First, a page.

Housed in a low-key place tucked down a tiny, nondescript alley, no fanfare is made of Namuskaar, unlike its brightly lit yet invariably inferior counterparts in the main tourist strips. The menu is not extensive, but it doesn’t need to be, as quality over quantity is the key here.

For anyone already au fait with Indian food, none of the menu items will be new to you, but they are all very well done and, importantly, the spicier offerings deliver the kick that is missing elsewhere.

My personal favourites are the chilli chicken, the madras or vindaloo. Deboning the meat costs more, but it is recommended to save yourself the hassle and to get more meat. The garlic mixed naan is a perfect accompaniment to a curry, and the salted lime juice or lassis are more refreshing than they sound.

If you’re tired of the bland, disappointing Indian fare that is so typical of Bangkok, head to Namuskaar.

Namuskar, 9 Sukhumvit Soi 8, Khlong Toei Neua, Bangkok

Nearest public transport: Nana BTS Map: click here

Open: 11am-11pm daily

Tel:  02 255 1869 Web: Facebook page

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4. BAIYOKE SKY (Ratchathewi)

Sky-scraping

Sky-scraping

Dining (almost) atop Thailand’s tallest building is a must-do experience. No, the food is not hi-faluten, but it’s perfectly acceptable, and the international buffet boasts enough variety to hold the interest. Yes, there are plenty of other sky-high dining establishments in the city, but again, this is the very highest, and importantly, it’s very affordable.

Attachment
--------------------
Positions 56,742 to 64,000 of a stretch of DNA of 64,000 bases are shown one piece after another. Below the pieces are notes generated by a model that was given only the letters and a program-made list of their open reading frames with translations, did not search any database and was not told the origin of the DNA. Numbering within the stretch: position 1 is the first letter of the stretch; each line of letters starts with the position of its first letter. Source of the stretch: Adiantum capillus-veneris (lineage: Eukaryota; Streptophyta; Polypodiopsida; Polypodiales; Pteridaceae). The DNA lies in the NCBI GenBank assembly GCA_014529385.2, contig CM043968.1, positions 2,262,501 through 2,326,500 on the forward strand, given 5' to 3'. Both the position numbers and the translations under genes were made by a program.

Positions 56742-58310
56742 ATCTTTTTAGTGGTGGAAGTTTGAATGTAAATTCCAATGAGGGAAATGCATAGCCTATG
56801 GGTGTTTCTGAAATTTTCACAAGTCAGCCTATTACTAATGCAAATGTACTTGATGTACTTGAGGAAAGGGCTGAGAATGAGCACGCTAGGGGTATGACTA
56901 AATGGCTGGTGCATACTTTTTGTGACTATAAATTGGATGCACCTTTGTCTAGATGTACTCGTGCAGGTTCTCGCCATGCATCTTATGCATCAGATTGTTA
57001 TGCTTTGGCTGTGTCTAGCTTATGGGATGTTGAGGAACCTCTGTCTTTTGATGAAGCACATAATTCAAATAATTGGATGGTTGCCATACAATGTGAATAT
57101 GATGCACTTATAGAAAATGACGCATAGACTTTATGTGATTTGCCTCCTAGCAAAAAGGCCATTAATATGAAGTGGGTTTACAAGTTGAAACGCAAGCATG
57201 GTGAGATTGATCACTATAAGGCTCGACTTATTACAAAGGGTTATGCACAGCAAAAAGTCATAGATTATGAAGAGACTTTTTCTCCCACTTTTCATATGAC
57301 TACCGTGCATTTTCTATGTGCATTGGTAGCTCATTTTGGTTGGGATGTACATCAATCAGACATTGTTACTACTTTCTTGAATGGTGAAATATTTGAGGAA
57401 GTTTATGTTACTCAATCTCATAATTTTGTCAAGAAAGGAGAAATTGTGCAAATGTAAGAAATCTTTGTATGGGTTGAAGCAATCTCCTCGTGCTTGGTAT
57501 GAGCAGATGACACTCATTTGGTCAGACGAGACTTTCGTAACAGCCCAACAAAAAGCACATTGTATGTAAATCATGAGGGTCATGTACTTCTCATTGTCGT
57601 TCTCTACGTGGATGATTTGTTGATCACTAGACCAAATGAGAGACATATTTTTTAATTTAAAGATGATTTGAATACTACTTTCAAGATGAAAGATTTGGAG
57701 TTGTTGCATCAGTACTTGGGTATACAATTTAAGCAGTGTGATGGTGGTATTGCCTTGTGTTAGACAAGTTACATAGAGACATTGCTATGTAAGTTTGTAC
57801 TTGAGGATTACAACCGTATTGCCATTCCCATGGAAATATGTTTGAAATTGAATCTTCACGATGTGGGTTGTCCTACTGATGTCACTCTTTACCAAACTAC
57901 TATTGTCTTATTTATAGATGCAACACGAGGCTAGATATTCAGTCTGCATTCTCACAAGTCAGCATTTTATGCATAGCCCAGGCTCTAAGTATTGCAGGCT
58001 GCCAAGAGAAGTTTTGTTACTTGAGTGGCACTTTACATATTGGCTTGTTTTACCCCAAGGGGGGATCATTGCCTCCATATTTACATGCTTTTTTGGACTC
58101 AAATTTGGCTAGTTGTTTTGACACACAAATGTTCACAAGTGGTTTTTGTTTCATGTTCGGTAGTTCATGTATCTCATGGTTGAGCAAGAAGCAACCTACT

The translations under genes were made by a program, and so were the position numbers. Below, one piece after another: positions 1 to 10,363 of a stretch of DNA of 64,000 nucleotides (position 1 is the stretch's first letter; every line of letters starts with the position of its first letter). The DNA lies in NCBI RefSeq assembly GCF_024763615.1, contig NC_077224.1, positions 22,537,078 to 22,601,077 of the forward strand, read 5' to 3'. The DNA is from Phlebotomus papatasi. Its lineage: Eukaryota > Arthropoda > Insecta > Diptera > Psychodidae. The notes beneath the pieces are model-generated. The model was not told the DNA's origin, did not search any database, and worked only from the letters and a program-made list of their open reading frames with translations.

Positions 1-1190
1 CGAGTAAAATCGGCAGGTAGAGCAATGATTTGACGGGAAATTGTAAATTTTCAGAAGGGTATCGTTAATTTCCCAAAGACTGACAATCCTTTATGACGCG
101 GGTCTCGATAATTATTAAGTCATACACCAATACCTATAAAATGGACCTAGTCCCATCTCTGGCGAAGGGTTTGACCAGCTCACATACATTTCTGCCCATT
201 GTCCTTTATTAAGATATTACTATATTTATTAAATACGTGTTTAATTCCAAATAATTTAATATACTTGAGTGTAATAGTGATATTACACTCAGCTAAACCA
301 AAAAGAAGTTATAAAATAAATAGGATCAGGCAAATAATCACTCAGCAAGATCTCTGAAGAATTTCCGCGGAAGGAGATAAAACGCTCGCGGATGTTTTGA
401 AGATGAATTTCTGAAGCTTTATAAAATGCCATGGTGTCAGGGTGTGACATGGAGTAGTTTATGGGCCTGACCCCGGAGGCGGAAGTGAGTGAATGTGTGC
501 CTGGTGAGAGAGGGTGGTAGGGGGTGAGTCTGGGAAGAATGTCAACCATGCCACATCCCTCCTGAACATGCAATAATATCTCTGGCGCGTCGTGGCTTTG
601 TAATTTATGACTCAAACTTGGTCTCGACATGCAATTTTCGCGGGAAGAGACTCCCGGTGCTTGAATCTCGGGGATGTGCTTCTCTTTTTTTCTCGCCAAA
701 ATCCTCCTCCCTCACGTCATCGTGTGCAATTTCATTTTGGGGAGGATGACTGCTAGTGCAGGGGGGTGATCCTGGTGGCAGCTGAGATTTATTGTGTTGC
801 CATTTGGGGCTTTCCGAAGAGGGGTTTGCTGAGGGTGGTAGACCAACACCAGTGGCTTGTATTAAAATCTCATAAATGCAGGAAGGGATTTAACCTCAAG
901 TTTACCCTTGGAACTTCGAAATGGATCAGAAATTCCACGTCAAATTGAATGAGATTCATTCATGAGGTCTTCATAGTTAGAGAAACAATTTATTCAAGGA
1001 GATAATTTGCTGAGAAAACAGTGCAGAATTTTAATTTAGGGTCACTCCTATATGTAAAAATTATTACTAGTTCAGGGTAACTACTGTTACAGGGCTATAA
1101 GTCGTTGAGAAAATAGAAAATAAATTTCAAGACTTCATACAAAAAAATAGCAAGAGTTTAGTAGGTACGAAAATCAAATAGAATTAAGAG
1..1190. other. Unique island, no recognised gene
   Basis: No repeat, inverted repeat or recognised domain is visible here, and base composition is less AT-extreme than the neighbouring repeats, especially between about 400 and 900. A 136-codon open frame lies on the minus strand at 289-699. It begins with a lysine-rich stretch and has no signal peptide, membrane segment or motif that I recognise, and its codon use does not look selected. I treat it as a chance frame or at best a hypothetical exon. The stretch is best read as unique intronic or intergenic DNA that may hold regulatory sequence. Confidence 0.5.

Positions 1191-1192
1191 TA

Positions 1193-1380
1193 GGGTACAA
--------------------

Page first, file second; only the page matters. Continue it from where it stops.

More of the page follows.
720 baht will grant you a window-side table on the 83rd floor, two hours of all-you-can-eat fare (but no drinks) and access to the revolving viewing platform at the very top of the 304-metre-tall skyscraper. The food on offer includes Thai, Japanese, Chinese, Western, salad, fruit, ice cream, a grilling station and a personal table-top nabe hotpot stove. But the main course is the feast for the eyes that accompanies your meal, be it lunch on a sunny day or at night with the full scale of the city evident as its illumination stretches to infinity.

After the meal, head to the viewing deck and watch Bangkok revolve beneath you, spot landmarks and be amazed at how small the other buildings look; even those which look enormous from the ground.

If you don’t want a full meal, you can also buy a ticket for the observation deck only for 300 baht, which includes one drink at the bar on the 83rd floor.

Baiyoke Sky is an ideal date location for those familiar with Bangkok, and a striking visitor attraction for tourists.

Baiyoke Sky, 222 Ratchaprarop Road, Ratchathewi, Bangkok

Nearest public transport: Ratchaprarop ARL Map: click here

Open: 11am-11pm daily

Tel:  02 656 3000 Web: http://baiyokesky.baiyokehotel.com/

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5. SALA RATTANAKOSIN (Rattanakosin)

Wat Arun from Sala

Wat Arun from Sala

A list of best restaurants is perhaps incomplete without something a bit more high-end, and while there are glut of such establishments in Bangkok, few of them boast enough character to separate themselves from the crowd. Sala Rattanakosin, though, stands out for the several reasons, and for one reason most of all – the view.